Probably one of the questions I am asked the most is about how to get published.
I sure wish I had a good answer for you.
I submitted queries for both Geek Girl and Heart on a Chain to multiple agents, only on rare occasion getting past the "thanks but no thanks" form letter. It's disheartening, to say the least. A few asked for the first few chapters, one for the entire manuscript, but all ending in the same, depressing way.
I don't tell you this to discourage you in any way. You may be the author of the next Twilight and have no problem getting an agent (though I believe I remember Stephenie Meyer saying she received over 50 rejections before being picked up by her agent). I really think that it's becoming very difficult, almost impossible, to get an agent without being an already known entity...or writing about vampires.
This has absolutely nothing to do with the quality of the book or the writing being submitted. It has everything to do with the demise of the traditional bookstore. Almost all of the big name book stores have gone away, except for Barnes & Noble and Borders. Of course, Borders just closed 200 stores and I've heard that they are perhaps in trouble of bankruptcy, though that's just heresay, so don't quote me. It's sad because there is still no experience like sitting on one of the comfy couches in a bookstore, reading with a friend or your daughter/son/mother/father.
Shelf space in a book store is also at a premium. Publishers pay big bucks to have their books placed on end caps or those tables throughout the store. Even to have your book placed cover out (instead of spine out) is a deal made between the store and the publisher. And that shelf space is ever-shrinking.
For most authors, that leaves one of two options: self-publishing, or being published by a smaller, vanity publisher that will accept un-agented submissions.
Self-publishing is a tricky thing. There are a great deal of fabulous authors self-publishing right now. These are authors who might not have otherwise been published, who you would miss out on if they weren't published.
The great thing about self-publishing is that anyone can have their work published. Conversely, the bad thing about self-publishing is that anyone can have their work published. For every great indie author you find, you will probably also find someone who would most likely never have been published in any other way.
I don't want to sound cruel, or as if I'm such a great author that they are all beneath me -- trust me, nothing could be further from the truth. I think there are some who just need a little more life experience under their belt. Others are just in desperate need of a good editor. There are many creative minds out there, it's mostly just a matter of polishing their work. Unfortunately, many of them don't and put out a book that is less than stellar. This gives all of the self-published industry a bad name.
I'm begging you to give self-published authors a chance. There are many, many good ones out there. My best suggestion is read the reviews (make sure they weren't written by the author them self or a relative). Then read these books, many of which you can buy for less than traditionally published books.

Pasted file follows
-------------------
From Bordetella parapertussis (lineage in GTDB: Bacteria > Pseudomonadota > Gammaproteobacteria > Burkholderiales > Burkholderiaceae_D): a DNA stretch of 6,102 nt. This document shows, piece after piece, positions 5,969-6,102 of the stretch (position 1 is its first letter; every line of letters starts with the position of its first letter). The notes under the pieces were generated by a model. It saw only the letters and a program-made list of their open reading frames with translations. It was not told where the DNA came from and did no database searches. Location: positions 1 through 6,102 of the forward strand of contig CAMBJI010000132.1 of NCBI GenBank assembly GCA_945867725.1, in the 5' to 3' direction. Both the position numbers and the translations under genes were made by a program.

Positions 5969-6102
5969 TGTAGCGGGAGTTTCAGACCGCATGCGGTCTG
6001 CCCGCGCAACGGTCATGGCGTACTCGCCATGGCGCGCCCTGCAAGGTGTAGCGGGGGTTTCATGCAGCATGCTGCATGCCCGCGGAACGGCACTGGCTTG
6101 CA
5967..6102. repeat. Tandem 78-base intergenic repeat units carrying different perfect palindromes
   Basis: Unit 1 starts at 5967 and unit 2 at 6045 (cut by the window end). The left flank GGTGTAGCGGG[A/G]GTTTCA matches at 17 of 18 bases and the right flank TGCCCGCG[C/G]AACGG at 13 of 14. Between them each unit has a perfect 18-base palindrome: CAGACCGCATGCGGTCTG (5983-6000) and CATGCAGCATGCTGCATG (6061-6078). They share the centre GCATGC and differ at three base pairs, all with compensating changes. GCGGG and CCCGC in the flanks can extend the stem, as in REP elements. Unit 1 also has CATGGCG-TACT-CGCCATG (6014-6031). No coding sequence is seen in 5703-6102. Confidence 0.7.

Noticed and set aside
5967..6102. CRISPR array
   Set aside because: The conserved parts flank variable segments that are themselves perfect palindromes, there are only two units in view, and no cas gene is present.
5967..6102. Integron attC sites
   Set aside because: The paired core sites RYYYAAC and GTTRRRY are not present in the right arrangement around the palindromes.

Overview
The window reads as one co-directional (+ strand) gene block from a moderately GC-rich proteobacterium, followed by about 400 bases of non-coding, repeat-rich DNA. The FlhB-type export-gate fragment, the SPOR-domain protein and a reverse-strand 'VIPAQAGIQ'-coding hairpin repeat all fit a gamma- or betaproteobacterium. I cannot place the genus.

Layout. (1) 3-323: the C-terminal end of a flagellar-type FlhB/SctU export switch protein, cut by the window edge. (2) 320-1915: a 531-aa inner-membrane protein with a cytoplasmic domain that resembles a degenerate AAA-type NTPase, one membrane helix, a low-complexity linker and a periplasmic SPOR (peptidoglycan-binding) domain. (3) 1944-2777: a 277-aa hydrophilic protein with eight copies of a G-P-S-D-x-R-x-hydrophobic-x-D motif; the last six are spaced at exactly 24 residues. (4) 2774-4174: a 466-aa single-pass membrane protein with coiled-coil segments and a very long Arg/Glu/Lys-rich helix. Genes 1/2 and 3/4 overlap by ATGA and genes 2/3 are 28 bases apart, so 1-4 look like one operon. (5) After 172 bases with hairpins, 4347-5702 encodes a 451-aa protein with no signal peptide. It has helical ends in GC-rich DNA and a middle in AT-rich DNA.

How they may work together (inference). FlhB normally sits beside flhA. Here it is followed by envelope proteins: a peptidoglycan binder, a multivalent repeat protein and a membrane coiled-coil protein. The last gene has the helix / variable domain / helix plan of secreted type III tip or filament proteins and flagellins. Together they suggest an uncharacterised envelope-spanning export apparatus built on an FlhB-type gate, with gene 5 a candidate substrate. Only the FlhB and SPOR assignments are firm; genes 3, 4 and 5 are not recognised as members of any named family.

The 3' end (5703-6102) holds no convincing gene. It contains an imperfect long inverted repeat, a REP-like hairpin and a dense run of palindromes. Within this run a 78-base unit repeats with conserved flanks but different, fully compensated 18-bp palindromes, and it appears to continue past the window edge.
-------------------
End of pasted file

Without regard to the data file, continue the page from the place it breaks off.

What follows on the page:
As far as being published by a smaller publisher, I think that's another amazing option for authors. Smaller publishers, many times referred to as vanity or indie publishers, are willing to take a look at a manuscript without an agent. They will publish books that the big publishers overlook. And sometimes, as in the case of my book, Geek Girl, they will even publish a book that has been previously self-published. Cedar Fort Publishing was willing to take Geek Girl on, even though it had already been out in the world for six months.
Why did I chose to go with a publisher, when I was doing well enough alone? Because I don't have the ability to get my books on shelves in bookstores. Self-published, or POD (print on demand) books are not refundable; therefore, stores will not carry them. They want to be able to return books when they can't sell them. So I decided I wanted to have it traditionally published, get it out there into stores, and see what happens.
Some people will argue that the desire to have a book on the shelf is nothing but vanity, that it's a moot point once you're already published. I disagree. Not only are there a great deal of people who still want the experience that comes with vegging in a book store, I have people asking me all the time in what stores they can purchase my books. Not everyone wants to order off the internet.
Except for in the case of ebooks, of course. Even as early as July, 2010, Amazon was reporting ebooks outselling paper books by almost 2-to-1. It seems almost monthly other publishers are adding their name to the list of those selling more ebooks than paper books. B&N is actually being very smart about this -- they now allow authors to upload their own ebooks directly to their site, without a publisher. Borders does not offer this.
So it seems not only will we soon have a lack of book stores, we may also have a lack of actual books. and, while that may not bode well for the publishing industry and bookstores, it could be a boon for authors everywhere. We may not like it, but the wave of technology is coming fast, and we can either ride it, or be swept away by it.
Have questions about publishing your work? Send me an email from my website http://www.cindycbennett.com/ and I'll tell you what I know (granted it isn't much!).